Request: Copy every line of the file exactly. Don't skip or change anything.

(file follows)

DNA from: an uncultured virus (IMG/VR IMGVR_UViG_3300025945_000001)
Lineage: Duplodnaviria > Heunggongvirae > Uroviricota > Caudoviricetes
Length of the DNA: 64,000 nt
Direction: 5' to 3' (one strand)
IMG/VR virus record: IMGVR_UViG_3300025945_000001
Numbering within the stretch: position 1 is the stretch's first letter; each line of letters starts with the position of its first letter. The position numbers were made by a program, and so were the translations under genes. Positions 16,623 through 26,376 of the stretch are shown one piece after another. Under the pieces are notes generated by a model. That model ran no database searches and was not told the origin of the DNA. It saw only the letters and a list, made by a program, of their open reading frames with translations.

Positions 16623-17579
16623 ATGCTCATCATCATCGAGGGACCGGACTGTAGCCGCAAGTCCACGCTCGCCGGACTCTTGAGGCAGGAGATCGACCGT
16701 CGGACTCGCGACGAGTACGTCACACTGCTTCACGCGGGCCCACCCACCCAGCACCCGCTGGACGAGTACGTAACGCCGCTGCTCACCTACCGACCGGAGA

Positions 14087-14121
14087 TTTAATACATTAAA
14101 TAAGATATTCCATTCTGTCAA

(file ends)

DNA from: an uncultured virus (IMG/VR IMGVR_UViG_3300025945_000001)
Lineage: Duplodnaviria > Heunggongvirae > Uroviricota > Caudoviricetes
Length of the DNA: 64,000 nt
Direction: 5' to 3' (one strand)
IMG/VR virus record: IMGVR_UViG_3300025945_000001
Numbering within the stretch: position 1 is the stretch's first letter; each line of letters starts with the position of its first letter. The position numbers were made by a program, and so were the translations under genes. Positions 16,623 through 26,376 of the stretch are shown one piece after another. Under the pieces are notes generated by a model. That model ran no database searches and was not told the origin of the DNA. It saw only the letters and a list, made by a program, of their open reading frames with translations.

Positions 16623-17579
16623 ATGCTCATCATCATCGAGGGACCGGACTGTAGCCGCAAGTCCACGCTCGCCGGACTCTTGAGGCAGGAGATCGACCGT
16701 CGGACTCGCGACGAGTACGTCACACTGCTTCACGCGGGCCCACCCACCCAGCACCCGCTGGACGAGTACGTAACGCCGCTGCTCACCTACCGACCGGAGA

Positions 14087-14121
14087 TTTAATACATTAAA
14101 TAAGATATTCCATTCTGTCAA